From Haniá the spectacular SAMARIÁ GORGE, which claims to be Europe’s longest (it’s a 16km hike), can be visited as a day-trip or as part of a longer excursion to the south. It’s strenuous – you’ll know all about it next day – the path is rough and it’s not a walk to be undertaken lightly, particularly in the heat of summer, and walking boots or solid shoes are vital.
The gorge begins at the xylóskalo, or “wooden staircase”, a stepped path plunging steeply down from the southern lip of the Omalós plain. The descent is at first through almost alpine scenery: pine forest, wild flowers and greenery – a verdant shock in the spring, when the stream is at its liveliest. About halfway down you pass the abandoned village of Samariá, now home to a wardens’ station, with picnic facilities and toilets. Further down, the path levels out and the gorge walls close in until, at the narrowest point (the sidherespórtes or “iron gates”), one can practically touch both tortured rock faces at once and, looking up, see them rising sheer for well over 300m.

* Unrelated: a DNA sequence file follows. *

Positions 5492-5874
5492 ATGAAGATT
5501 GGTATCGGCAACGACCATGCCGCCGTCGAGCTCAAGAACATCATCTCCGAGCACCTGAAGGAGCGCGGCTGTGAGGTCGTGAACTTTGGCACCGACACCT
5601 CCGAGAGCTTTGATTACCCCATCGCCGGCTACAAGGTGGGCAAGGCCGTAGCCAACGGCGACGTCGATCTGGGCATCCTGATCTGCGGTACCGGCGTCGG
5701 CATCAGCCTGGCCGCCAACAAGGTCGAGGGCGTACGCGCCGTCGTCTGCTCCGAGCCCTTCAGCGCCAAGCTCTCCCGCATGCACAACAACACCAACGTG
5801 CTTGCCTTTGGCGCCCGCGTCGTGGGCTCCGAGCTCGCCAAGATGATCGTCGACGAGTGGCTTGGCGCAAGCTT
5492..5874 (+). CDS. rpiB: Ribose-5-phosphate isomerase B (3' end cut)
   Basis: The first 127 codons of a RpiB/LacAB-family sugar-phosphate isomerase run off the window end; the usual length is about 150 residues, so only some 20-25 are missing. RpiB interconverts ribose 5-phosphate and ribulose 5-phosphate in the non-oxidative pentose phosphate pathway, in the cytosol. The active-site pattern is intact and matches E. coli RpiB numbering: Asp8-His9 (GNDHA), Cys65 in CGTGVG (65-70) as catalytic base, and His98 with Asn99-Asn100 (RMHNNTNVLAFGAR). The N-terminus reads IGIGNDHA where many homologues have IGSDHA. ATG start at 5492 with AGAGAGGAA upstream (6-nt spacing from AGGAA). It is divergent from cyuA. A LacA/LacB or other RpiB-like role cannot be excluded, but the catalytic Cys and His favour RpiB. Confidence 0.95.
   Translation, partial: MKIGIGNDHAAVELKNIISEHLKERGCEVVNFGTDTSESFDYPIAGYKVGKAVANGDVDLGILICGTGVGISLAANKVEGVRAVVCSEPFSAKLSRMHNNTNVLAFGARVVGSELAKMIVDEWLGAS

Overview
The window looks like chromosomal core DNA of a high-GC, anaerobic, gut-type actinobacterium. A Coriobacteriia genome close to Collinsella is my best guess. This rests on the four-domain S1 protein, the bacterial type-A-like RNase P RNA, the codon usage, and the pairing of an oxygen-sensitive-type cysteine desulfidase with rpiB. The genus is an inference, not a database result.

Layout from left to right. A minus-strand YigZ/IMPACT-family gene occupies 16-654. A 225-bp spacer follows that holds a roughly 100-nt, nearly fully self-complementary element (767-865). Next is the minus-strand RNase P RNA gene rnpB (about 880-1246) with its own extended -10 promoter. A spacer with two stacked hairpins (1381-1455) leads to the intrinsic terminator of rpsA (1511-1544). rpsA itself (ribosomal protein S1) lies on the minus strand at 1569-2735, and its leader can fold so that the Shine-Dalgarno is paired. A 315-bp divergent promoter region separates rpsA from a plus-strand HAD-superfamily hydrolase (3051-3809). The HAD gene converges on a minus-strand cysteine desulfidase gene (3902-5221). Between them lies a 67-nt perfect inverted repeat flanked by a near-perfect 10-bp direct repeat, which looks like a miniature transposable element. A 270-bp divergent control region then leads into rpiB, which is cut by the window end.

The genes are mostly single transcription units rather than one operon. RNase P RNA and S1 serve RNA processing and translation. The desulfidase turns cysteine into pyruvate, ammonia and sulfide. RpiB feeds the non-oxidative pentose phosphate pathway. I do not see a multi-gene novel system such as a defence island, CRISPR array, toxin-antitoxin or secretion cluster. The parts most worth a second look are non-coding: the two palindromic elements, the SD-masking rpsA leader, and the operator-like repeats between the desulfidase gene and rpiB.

At an average pace, with regular stops, the walk down takes between five and seven hours (though you can do it quicker); beware of the kilometre markers: these mark only distances within the National Park and it’s a further 2km of hot walking before your reach the sea at Ayía Rouméli. On the way down there is plenty of water from springs and streams, but nothing to eat. The park that surrounds the gorge is a refuge of the Cretan wild ibex, the krí-krí, but don’t expect to see one; there are usually far too many people around.